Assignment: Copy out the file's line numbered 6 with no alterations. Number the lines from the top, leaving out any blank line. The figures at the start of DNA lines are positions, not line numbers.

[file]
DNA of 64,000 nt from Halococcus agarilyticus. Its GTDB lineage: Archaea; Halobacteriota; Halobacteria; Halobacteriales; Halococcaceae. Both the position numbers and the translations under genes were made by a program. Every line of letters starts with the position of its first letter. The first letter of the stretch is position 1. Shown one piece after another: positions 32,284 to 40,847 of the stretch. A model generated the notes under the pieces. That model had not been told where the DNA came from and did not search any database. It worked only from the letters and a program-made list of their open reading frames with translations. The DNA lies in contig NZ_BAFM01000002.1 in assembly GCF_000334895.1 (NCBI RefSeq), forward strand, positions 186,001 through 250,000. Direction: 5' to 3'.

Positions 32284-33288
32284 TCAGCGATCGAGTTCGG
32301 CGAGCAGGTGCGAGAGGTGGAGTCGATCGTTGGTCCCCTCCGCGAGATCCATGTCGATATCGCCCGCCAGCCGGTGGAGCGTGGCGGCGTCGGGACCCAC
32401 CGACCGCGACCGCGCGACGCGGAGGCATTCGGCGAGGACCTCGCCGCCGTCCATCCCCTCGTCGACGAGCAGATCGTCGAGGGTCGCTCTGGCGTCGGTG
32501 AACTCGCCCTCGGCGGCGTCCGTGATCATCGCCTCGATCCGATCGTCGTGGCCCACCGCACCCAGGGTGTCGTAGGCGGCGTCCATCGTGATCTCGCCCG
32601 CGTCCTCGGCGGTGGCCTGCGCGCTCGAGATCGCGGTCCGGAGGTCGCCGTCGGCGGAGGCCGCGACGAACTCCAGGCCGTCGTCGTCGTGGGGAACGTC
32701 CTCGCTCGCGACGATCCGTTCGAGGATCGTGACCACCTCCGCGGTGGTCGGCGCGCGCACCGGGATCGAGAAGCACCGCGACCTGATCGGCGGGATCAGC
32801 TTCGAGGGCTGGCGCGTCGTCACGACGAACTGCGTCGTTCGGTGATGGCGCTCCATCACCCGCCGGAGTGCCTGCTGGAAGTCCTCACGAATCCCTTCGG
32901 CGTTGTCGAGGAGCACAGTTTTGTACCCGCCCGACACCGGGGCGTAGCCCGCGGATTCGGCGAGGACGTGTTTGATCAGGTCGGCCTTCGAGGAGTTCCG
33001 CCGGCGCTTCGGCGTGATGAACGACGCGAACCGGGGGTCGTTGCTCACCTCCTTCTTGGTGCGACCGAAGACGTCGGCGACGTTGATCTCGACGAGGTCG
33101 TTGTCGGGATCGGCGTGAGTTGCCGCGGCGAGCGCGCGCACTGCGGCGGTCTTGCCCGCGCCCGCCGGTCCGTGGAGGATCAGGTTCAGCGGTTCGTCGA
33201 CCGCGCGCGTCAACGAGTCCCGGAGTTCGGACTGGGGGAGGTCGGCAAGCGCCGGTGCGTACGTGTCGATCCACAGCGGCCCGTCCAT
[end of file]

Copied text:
32501 AACTCGCCCTCGGCGGCGTCCGTGATCATCGCCTCGATCCGATCGTCGTGGCCCACCGCACCCAGGGTGTCGTAGGCGGCGTCCATCGTGATCTCGCCCG